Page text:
Beyond Traditional Measures of Personality with BISCUIT and BARE: A New Statistical Learning Technique and Behavioral Item Pool to Push Personality Psychology Forward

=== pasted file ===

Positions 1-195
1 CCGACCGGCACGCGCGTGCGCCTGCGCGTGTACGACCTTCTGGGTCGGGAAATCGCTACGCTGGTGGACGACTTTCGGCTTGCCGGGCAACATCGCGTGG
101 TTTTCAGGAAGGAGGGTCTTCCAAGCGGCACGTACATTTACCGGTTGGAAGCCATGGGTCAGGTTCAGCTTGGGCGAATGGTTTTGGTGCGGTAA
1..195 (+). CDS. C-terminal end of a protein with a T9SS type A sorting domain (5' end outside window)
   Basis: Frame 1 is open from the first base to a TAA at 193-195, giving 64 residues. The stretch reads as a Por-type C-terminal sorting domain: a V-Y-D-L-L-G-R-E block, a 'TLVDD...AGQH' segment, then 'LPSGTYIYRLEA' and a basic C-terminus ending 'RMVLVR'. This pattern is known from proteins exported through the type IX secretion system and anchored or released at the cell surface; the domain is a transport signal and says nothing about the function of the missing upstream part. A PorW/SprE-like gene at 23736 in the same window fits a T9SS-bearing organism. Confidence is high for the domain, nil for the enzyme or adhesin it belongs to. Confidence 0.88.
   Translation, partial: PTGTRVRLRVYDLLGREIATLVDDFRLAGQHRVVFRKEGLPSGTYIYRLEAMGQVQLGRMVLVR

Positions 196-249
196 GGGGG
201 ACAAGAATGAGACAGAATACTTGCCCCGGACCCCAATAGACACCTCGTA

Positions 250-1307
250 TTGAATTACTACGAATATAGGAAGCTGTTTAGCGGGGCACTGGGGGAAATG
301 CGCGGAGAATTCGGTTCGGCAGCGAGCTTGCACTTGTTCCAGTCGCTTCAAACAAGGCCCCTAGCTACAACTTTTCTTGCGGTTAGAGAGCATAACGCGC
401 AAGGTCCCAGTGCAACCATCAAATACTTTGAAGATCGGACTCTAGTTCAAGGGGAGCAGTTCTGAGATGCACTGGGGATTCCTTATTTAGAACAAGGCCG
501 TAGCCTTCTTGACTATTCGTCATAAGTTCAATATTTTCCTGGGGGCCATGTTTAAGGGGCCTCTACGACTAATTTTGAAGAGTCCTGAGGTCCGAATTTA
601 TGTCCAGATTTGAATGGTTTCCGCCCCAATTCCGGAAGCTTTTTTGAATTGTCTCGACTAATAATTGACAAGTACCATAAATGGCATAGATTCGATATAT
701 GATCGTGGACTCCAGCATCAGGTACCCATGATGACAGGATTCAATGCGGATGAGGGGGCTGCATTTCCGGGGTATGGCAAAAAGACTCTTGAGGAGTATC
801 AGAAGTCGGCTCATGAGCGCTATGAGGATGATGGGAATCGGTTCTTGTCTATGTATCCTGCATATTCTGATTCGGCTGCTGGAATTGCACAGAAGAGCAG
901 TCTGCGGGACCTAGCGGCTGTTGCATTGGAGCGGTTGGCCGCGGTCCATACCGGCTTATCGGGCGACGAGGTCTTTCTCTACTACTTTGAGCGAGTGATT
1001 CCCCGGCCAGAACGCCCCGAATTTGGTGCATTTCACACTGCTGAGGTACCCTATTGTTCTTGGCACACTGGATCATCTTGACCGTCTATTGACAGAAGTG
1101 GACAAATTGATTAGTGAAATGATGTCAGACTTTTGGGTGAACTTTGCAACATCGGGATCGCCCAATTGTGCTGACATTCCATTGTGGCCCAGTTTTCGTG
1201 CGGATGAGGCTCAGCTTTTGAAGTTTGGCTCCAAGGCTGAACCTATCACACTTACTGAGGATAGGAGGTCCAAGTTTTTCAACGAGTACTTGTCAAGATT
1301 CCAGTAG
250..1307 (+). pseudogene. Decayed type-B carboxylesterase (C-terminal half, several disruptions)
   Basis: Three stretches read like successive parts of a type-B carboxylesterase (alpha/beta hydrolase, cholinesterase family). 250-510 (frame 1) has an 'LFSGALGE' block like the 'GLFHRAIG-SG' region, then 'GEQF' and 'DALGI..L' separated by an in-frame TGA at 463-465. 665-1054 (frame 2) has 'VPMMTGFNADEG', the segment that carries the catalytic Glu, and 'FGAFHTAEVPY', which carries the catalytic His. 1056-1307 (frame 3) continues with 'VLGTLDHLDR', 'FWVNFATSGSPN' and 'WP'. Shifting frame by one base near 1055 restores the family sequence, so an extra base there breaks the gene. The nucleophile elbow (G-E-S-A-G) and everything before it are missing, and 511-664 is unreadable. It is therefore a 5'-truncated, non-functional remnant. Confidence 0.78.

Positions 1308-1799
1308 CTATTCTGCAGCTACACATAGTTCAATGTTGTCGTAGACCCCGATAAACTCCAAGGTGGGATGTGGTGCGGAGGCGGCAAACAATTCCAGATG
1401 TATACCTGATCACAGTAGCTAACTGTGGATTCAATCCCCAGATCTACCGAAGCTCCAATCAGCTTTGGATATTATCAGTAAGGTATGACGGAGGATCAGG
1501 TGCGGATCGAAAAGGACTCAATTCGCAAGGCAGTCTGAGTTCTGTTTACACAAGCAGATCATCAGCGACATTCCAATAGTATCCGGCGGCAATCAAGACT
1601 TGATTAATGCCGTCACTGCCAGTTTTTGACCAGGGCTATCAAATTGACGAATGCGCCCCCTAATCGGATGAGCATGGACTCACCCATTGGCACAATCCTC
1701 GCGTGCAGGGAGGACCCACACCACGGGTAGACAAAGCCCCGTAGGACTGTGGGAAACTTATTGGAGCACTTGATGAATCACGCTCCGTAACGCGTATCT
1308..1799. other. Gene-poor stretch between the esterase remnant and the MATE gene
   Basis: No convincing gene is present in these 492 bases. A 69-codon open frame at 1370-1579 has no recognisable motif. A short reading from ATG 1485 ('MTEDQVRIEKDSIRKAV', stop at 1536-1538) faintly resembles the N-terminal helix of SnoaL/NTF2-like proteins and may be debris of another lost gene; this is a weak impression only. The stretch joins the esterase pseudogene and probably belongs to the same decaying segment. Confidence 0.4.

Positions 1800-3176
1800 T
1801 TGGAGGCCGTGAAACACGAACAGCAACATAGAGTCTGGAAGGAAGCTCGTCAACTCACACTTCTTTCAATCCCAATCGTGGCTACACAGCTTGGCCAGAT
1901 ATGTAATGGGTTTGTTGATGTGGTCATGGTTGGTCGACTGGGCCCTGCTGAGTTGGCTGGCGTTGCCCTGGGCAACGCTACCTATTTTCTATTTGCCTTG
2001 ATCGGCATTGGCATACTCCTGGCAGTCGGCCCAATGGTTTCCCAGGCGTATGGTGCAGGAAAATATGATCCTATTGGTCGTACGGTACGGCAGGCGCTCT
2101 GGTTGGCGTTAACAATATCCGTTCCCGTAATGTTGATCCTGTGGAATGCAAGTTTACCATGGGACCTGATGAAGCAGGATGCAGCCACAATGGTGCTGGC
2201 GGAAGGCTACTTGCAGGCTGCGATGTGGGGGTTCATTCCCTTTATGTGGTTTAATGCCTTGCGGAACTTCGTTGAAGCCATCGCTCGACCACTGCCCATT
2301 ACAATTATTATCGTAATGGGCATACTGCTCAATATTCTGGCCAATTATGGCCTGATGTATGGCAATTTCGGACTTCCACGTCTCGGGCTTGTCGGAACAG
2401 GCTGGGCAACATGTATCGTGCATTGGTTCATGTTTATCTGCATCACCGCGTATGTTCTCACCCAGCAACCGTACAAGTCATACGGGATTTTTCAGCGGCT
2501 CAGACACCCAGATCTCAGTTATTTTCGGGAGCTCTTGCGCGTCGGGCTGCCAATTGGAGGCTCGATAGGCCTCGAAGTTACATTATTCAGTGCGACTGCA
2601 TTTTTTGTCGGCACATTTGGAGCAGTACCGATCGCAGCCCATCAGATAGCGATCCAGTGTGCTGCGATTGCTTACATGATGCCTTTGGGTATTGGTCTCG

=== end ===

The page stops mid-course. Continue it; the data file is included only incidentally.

This dissertation investigates two ways in which personality psychology should move beyond the traditional approach of measuring personality with broad domains composed of trait descriptors, as exemplified by the Big Five taxonomy. The first study (Chapter 2) suggests an alternative to the traditional approach of aggregating personality items into domains. Mounting evidence indicates that, compared to domains, narrower measures of personality account for more variance in criteria and describe personality-criterion relationships more accurately. Analysis of individual personality items is the most granular approach to studying personality and is typically performed with statistical learning techniques (SLTs). The first study: (a) champions a new statistical learning technique, BISCUIT; (b) finds that BISCUIT provides a balance between prediction and parsimony; and (c) replicates previous findings that the broadness of the Big Five traits hinder their predictive power. The second study (Chapter 3) suggests an alternative to the traditional approach of measuring personality with trait descriptors, or "traditional personality items." Of the three patterns commonly associated with personality (cognitions, emotions, and behaviors), behaviors are the least studied; traditional personality items tend to measure cognitions and emotions. Historically, yearlong patterns of specific behaviors have been thought of as criteria of personality measures, but the second study posits they should be classified as personality items because they measure patterns of behavior, a component of personality. The second study reviews and extends two pilot studies that indicated behavioral frequencies predict life outcomes, sometimes better than traditional personality items. The second study: (a) estimates the extent to which behavioral frequencies strengthen personality-criterion relationships above traditional personality items; (b) determines that some criteria are differentially predicted by personality item type; and (c) publishes an updated, public-domain item pool of behavioral frequencies: the BARE (Behavioral Acts, Revised and Expanded) Inventory.

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